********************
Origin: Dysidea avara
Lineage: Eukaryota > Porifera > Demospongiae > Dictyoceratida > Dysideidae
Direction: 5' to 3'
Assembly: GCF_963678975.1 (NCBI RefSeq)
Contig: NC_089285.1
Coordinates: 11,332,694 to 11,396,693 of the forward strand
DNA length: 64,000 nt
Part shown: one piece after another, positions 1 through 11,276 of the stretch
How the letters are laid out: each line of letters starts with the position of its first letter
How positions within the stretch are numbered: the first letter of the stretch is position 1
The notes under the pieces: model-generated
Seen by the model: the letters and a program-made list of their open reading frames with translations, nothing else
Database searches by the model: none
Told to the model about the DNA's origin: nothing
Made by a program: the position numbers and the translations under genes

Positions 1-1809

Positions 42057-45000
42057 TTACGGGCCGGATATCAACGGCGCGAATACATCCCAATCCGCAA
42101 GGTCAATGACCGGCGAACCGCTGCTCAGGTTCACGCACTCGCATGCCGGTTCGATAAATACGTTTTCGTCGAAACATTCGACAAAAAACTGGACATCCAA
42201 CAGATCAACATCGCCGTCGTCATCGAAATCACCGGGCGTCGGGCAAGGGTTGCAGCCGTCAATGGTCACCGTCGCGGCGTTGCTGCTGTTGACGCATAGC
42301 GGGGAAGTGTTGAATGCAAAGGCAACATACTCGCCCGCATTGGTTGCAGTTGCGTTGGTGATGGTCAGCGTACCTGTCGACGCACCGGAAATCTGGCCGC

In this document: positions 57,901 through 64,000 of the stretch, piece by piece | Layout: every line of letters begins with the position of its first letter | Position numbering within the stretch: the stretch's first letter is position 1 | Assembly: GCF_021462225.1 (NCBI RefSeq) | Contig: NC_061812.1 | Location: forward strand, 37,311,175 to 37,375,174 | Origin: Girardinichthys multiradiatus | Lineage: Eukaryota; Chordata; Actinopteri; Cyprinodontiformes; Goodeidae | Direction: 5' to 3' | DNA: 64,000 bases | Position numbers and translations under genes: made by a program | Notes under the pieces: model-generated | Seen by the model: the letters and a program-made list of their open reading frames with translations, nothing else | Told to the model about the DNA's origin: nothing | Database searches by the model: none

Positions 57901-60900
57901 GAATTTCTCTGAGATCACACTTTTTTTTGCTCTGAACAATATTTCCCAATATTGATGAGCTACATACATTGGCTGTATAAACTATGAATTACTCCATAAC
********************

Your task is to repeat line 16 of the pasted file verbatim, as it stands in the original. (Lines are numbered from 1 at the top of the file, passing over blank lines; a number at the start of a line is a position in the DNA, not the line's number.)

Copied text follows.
Positions 1-1809